What healthcare can learn from the Cheesecake Factory

If you have visited the USA chances are you have visited the Cheesecake Factory. I have and I have to say it was a great experience. However I never thought it would be used as an example for healthcare. The food was tasty and voluminous., and for those of you who knows me, that is a compliment. So when a recent edition of The New Yorker published an article by one of my favourite healthcare writers Atul Gawande titled “Big Med” looking at what healthcare can learn from the various chain restaurants in the USA, and I was very interested to read it.
Dr Gawande uses the experience of a Cheesecake Factory employee with the health care system to ask the question, why can’t we learn from world’s best practice in healthcare?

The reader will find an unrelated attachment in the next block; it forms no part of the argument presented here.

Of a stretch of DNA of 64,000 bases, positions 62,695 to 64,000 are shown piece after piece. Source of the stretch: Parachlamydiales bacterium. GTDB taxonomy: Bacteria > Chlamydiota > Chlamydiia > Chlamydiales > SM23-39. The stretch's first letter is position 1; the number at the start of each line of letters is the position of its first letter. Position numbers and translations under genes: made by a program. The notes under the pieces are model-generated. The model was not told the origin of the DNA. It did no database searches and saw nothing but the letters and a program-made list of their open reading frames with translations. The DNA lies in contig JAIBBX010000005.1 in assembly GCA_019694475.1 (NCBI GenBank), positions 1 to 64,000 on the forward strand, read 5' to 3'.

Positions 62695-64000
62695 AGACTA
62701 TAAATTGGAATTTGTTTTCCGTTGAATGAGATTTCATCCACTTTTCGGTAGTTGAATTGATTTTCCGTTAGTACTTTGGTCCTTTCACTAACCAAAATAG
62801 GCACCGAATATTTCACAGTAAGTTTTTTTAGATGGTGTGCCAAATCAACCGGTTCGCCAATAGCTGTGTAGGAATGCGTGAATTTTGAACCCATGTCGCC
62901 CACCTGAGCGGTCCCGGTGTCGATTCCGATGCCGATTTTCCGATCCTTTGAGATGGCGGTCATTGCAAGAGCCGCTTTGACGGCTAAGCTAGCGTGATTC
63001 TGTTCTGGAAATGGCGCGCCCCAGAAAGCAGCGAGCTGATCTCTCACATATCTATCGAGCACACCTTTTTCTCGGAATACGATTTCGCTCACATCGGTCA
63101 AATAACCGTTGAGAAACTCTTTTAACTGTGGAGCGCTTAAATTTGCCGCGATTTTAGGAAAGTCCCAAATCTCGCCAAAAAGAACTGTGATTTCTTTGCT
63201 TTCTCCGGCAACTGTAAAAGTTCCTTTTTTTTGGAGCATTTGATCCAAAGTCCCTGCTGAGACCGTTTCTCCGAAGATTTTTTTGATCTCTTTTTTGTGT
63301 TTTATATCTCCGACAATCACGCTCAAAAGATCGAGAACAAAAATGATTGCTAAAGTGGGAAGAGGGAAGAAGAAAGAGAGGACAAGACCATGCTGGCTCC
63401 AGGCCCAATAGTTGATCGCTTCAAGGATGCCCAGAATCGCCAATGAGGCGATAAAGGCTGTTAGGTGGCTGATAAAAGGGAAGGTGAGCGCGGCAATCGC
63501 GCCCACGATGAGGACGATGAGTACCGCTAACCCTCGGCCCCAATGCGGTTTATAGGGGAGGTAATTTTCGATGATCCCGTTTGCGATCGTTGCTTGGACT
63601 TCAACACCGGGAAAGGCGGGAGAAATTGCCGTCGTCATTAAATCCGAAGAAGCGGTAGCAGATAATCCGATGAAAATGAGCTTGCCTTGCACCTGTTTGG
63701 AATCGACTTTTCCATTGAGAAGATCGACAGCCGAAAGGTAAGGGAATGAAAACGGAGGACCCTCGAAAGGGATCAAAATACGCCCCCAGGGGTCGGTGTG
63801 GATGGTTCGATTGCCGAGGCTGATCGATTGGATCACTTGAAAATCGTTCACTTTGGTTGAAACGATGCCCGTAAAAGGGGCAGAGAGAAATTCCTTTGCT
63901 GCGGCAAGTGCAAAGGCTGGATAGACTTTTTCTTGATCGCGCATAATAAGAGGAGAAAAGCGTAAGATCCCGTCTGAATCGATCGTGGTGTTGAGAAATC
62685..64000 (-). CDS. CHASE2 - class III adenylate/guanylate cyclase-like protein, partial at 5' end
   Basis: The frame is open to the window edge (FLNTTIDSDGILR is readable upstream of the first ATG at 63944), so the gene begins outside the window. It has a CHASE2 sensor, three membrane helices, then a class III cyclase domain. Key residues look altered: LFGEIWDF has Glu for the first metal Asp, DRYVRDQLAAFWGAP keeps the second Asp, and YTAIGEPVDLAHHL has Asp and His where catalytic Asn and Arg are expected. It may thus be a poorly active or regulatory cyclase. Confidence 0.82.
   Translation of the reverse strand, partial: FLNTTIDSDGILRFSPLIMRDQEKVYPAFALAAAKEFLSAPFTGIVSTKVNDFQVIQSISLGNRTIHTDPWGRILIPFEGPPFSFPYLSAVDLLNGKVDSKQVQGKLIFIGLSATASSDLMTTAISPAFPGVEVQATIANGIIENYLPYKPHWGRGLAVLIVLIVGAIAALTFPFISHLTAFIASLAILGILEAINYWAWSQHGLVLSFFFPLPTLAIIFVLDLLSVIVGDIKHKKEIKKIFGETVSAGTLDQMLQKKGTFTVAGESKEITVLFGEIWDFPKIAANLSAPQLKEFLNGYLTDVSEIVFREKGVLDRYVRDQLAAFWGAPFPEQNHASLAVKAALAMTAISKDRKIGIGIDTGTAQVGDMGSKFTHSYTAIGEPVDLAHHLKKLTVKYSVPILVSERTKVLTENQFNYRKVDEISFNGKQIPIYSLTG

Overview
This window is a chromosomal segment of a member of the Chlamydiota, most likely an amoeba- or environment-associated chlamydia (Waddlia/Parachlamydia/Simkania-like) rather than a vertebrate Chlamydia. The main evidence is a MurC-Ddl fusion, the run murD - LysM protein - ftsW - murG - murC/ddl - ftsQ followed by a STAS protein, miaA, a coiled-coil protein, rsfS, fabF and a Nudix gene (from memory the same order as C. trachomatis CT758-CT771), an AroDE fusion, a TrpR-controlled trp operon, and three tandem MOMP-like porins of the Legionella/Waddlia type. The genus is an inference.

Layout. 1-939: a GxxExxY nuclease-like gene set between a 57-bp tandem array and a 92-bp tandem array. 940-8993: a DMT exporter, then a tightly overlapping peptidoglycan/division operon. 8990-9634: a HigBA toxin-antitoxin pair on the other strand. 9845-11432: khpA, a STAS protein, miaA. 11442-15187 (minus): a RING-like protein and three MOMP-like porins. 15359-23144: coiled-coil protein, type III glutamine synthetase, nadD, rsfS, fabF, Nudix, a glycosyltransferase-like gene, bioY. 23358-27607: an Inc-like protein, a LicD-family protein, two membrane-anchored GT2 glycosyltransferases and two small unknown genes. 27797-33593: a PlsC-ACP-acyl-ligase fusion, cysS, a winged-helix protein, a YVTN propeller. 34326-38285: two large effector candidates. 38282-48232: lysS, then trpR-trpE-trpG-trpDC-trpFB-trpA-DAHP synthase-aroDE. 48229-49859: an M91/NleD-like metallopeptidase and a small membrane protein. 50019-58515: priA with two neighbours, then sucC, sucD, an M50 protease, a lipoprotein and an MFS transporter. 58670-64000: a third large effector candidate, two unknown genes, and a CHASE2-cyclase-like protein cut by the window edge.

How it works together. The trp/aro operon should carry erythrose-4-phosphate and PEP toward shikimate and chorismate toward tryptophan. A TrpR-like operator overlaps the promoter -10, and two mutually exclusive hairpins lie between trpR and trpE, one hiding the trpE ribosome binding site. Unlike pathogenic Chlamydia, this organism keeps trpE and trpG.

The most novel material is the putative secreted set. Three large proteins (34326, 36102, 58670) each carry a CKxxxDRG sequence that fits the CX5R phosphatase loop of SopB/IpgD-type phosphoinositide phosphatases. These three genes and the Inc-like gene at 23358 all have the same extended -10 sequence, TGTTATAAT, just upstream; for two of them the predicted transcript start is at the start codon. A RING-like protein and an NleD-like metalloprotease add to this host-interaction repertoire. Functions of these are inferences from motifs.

Why can the Cheesecake Factory provide consistently high quality outcomes in the way of food cost effectively whilst hospitals struggle to provide consistent quality services?
The answer lies in balancing standardisation and flexibility, and providing people with the right tools to enable them to access standardised protocols whilst making sure they have the requisite knowledge to make optimal decisions.

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2 Responses to “What healthcare can learn from the Cheesecake Factory”

  1. Brett Wagner Says:

    We all know to wish to have one’s cake and eat it too or simply have one’s cake and eat it, is to want more than one can handle or deserve…”Why can the Cheesecake Factory provide food cost effectively?” . With an average price of $47.00 USD per cheesecake I’m not really sure it’s cost effective or if the general public could even afford it? Exactly who are the diners at The Cheesecake Factory anyway? (Healthcare professionals?) Darn fine cake I must say! and now you can order online now too: online: http://shop.thecheesecakefactory.com/order/category/cheesecakes.html#identifier=1345272128653 Wonder if they can deliver to Australia yet? Yummmy

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